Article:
You do not connect neutral to one side of the switch & hot to the other
So maybe just the drawing is messed up ?

If you want the light GFCI protected then use power from the LOAD side

“Connect line to LINE on each outlet to incoming power”
Isn’t this what I have I have? I connect the line “LINE” to the “Line” on the GFCI.
As far as the switch, I was just trying to show in the drawing the line goes over to the switch next didn’t mean to have a certain side hooked up.

Is the way I have the GFCI in option 2 safe? (second attached picture above) I have both the hot (black) LINE and LOAD lines on the same “Line” terminal on the GFCI, and I have both the neutral (white) LINE and LOAD lines on the same “Load” terminal on the GFCI. This is the only way I could get it to work.

Is this even doing anything? The GFCI will reset/test like it is working on just the outlet tested or do I need to somehow ground the outlet?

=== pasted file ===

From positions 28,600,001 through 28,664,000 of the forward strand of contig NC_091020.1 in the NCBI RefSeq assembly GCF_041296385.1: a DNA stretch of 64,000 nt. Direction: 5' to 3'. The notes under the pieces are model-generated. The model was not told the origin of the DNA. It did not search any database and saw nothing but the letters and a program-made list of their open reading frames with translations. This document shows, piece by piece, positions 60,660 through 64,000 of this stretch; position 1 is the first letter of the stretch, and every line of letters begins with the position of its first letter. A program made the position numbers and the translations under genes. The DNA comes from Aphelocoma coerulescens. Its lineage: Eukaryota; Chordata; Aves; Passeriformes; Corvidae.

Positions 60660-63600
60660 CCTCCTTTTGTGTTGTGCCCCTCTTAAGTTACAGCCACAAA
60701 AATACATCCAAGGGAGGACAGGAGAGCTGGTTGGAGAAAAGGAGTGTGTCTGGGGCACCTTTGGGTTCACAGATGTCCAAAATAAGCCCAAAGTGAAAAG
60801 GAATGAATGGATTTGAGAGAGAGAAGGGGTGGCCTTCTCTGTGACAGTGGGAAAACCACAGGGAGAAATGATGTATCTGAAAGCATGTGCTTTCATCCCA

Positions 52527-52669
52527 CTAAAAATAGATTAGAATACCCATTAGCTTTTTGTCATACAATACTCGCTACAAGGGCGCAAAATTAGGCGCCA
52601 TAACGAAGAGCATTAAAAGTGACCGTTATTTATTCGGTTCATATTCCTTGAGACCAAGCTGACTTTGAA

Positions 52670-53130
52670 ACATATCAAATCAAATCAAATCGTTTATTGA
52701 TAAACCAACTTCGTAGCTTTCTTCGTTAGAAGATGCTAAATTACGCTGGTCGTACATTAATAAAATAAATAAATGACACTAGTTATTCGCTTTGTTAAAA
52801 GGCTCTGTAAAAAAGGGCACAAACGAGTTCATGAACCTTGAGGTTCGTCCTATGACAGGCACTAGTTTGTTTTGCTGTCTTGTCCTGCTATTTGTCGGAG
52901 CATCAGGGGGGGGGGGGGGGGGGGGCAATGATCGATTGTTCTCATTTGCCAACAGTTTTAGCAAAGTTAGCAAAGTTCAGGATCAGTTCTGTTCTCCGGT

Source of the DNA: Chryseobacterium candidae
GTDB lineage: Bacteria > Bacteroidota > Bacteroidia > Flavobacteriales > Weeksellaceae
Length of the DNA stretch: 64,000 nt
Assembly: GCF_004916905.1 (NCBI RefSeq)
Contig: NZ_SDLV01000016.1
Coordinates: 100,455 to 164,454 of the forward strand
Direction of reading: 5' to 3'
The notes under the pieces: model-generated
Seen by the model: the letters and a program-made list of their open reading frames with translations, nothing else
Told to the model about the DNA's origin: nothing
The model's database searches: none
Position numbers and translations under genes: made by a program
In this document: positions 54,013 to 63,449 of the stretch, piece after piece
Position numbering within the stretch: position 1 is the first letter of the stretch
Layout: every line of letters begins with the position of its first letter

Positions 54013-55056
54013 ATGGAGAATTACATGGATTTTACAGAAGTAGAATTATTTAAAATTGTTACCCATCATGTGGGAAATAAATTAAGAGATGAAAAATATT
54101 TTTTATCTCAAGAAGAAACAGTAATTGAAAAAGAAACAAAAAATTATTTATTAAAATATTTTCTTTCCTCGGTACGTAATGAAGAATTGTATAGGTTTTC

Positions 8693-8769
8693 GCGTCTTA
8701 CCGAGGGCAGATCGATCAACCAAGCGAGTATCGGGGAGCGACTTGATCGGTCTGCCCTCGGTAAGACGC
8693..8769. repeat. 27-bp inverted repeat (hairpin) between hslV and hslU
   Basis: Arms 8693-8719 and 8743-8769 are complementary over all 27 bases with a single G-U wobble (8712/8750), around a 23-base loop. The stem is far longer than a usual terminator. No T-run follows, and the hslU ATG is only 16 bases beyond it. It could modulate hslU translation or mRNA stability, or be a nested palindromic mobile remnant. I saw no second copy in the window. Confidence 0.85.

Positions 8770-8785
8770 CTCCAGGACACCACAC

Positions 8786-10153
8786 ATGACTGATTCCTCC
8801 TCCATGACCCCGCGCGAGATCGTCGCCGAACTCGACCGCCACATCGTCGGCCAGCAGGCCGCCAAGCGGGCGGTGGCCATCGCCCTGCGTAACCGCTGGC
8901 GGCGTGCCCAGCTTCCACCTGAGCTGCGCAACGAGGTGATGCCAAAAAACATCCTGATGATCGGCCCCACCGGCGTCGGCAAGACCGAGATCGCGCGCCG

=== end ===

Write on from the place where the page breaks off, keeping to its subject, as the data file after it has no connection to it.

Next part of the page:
Thanks,

Last edited by Coors; 03-09-2010 at 11:50 AM. Reason: explain picture
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Old 03-09-2010, 12:04 PM   #6
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GFCI with 12/2 wire Safety Question


Ignoring the switch wires yes both GFCI's are connected correctly
By going from POWER in to LINE on both GFCI outlets each one will trip by itself
This is fine & many houses are wired this way
Each GFCI will test & trip
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Old 03-09-2010, 12:43 PM   #7
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GFCI with 12/2 wire Safety Question


Thanks for the info Scuba Dave. I am a new home owner so I am sure I will be back many times. Thanks again